10 Of The Strangest Allergies In The World
According to the American College of Allergy, Asthma & Immunology, more than 50 million Americans deal with allergies every year, amounting to a whopping $18 billion of annual spending on treatment and prevention. Yes, allergic reactions are a widespread rash on American life. And while common conditions, like those from bee stings and peanut exposure, make up the majority of such cases, there are some downright weird allergies out there—some almost too bizarre to believe. Whether it’s due to your own biology or to that device in your pocket, here are the strangest allergies on the planet:
Ironically enough, it is possible to develop an allergy to allergy medicine. However, people who suffer from this allergy are usually sensitive to the dyes and additives found in the medicines and not the anti-allergy chemicals themselves, which means that it is possible for these sufferers to find relief with special allergy medications.
For people with cholinergic urticaria, working out—particularly in the summertime—proves to be a real pain. Whenever their skin is exposed to heat or sweat, these folks break out in itchy hives. And in severe cases, this can even lead to a case of anaphylaxis, a life-threatening allergic reaction in which the body goes into shock and stops breathing.
Apologies to the Funky Bunch, but, for some people, vibrations are anything but good. For people who suffer from a condition known as vibratory urticaria, coming into contact with something that’s vibrating—a lawnmower, a motorcycle, a mountain bike—can cause swelling, itching, headaches, and blurry vision. Luckily, this allergy is so rare that, according to the U.S. National Library of Medicine, the number of people afflicted with it is still unknown.
Most people exit a scorching bath with lobster-red skin, but for someone with aquagenic urticaria—or a water allergy—such is the case with every bath and shower, regardless of temperature. Once a person with aquagenic urticaria removes themselves from the water, their hives will fade within the hour—but should they come back into contact with a water source, their symptoms will start up all over again. And it’s not just the shower that will cause an allergic reaction—going swimming, getting caught in a downpour, and even something as innocuous as doing the dishes will also cause a flare-up. (Wear gloves!)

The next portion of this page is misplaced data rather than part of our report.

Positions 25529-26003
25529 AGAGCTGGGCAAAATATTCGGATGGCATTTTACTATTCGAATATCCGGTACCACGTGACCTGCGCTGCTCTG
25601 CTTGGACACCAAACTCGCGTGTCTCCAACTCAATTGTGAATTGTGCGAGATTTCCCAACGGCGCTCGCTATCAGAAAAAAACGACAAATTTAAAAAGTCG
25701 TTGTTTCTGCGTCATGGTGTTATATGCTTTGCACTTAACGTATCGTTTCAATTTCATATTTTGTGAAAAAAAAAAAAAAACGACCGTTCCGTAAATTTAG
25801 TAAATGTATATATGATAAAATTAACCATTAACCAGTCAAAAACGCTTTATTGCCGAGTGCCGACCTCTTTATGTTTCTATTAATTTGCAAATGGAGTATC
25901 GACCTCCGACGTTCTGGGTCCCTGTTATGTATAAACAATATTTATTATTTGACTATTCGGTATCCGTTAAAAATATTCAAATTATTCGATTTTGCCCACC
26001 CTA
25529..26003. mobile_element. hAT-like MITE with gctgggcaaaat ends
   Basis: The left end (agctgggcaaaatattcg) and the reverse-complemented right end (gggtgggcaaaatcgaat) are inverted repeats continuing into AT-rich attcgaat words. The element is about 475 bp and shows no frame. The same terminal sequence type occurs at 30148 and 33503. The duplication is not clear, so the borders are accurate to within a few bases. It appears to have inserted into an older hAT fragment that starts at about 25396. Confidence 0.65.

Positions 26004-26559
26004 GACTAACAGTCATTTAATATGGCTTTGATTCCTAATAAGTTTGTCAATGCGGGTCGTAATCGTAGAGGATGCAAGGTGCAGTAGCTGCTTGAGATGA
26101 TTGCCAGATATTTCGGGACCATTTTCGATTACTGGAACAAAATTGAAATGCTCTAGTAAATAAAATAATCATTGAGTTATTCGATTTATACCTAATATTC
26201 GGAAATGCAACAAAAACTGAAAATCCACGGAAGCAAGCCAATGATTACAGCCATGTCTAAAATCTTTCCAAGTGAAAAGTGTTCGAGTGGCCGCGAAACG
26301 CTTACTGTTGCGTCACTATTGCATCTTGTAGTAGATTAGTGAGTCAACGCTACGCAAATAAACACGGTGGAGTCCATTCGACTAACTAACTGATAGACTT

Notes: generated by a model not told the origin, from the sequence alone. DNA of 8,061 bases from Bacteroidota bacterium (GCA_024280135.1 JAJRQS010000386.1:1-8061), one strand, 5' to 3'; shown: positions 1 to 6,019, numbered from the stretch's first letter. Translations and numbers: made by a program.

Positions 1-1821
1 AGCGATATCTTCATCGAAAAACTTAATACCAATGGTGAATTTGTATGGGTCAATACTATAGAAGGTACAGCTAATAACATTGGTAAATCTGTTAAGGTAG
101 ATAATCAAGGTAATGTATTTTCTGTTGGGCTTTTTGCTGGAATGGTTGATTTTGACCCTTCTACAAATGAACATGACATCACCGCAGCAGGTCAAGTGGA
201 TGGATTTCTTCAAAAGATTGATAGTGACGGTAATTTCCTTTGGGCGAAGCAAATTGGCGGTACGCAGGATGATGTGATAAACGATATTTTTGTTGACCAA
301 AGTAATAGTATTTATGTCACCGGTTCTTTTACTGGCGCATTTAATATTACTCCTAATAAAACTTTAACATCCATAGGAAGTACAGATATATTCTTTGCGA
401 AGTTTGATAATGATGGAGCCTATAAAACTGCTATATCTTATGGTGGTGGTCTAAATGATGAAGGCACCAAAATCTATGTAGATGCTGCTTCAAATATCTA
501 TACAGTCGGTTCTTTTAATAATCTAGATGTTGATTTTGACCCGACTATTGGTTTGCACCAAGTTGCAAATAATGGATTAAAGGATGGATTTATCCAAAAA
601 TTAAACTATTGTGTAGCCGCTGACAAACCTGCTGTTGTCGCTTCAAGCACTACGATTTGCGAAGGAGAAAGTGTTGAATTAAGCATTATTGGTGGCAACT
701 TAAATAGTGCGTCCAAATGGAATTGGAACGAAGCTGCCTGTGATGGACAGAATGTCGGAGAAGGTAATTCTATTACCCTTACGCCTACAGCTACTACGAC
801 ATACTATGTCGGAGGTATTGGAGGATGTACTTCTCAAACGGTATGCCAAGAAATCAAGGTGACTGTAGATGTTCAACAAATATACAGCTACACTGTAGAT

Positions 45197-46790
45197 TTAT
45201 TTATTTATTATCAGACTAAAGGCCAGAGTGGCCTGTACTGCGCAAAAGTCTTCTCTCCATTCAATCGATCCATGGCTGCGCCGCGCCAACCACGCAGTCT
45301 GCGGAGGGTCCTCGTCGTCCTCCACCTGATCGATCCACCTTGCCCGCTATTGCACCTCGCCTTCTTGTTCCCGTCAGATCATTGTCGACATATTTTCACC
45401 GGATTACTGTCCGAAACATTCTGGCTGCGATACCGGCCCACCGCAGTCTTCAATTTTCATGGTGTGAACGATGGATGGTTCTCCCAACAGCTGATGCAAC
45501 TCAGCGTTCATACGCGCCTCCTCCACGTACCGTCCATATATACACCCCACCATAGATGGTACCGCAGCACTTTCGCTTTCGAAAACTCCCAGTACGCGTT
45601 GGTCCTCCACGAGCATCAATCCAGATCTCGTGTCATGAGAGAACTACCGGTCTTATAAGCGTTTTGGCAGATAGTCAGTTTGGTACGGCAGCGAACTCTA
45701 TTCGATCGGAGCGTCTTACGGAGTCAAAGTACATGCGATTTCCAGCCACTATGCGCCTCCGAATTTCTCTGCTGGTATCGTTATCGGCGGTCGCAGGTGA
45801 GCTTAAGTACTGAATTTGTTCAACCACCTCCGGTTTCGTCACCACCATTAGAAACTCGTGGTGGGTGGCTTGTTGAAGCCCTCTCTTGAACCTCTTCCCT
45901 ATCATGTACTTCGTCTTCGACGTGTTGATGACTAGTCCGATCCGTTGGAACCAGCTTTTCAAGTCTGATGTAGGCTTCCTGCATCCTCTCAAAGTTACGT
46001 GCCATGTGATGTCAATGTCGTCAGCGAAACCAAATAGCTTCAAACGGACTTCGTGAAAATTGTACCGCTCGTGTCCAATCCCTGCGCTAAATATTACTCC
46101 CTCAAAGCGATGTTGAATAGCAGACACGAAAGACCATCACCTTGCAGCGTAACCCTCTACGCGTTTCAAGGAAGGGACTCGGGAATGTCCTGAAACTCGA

Your Own Child
As if carrying a baby for nine months isn’t excruciating enough as it is, there are some moms-to-be out there who also have to deal with a painful pregnancy-related skin allergy called pemphigoid gestationis. This autoimmune disease, which usually manifests during the second or third trimester, causes itchy bumps and blisters on the abdomen that spread to other parts of the body.
Some allergy triggers, like dog hair and shellfish, are relatively easy to avoid, but one allergy that’s almost impossible to steer clear of is sunlight. People with solar urticaria can take medications to control their symptoms, but if left untreated, exposure to sunlight can cause everything from a skin rash to nausea.
For people with dermatographia, so much as a light scratch becomes a raised red line and causes the skin to swell and welt up, kind of like what someone with a feline allergy would experience after getting scratched by a cat. According to Healthline, approximately five percent of the population suffers from dermatographia, though many people with the allergy don’t ever seek medical treatment.
It’s relatively normal for a woman’s time of the month to be accompanied by cramps, moodiness, and uncomfortable bloating, which makes menstruation quite the dreaded occurrence. But for a select few women, those few days every month are especially loathed, seeing as their autoimmune progesterone dermatitis (APD) causes them to break out in hives and swell beneath the skin. Evidently, APD is not caused by the period itself, but by the rise in female hormone progesterone during the second half of menstruation.
Some people are allergic to certain produce (eggplant, tomatoes) no matter what, and other people are only allergic to fruits if they are raw and pollinated. These latter folk suffer from oral allergy syndrome, which occurs when the proteins in a raw fruit or vegetable cross-react with pollen. Fruits that commonly trigger this allergy include apples, celery, melons, peaches, and bananas.
Known as cold urticaria, this allergy is triggered when the body experiences a sudden drop in temperature. Doctors confirm this uncommon condition by holding an ice cube on a patient’s skin for a few minutes and waiting for a reaction.
Do you or anyone you know suffer from allergies? Share your experiences in the comments below.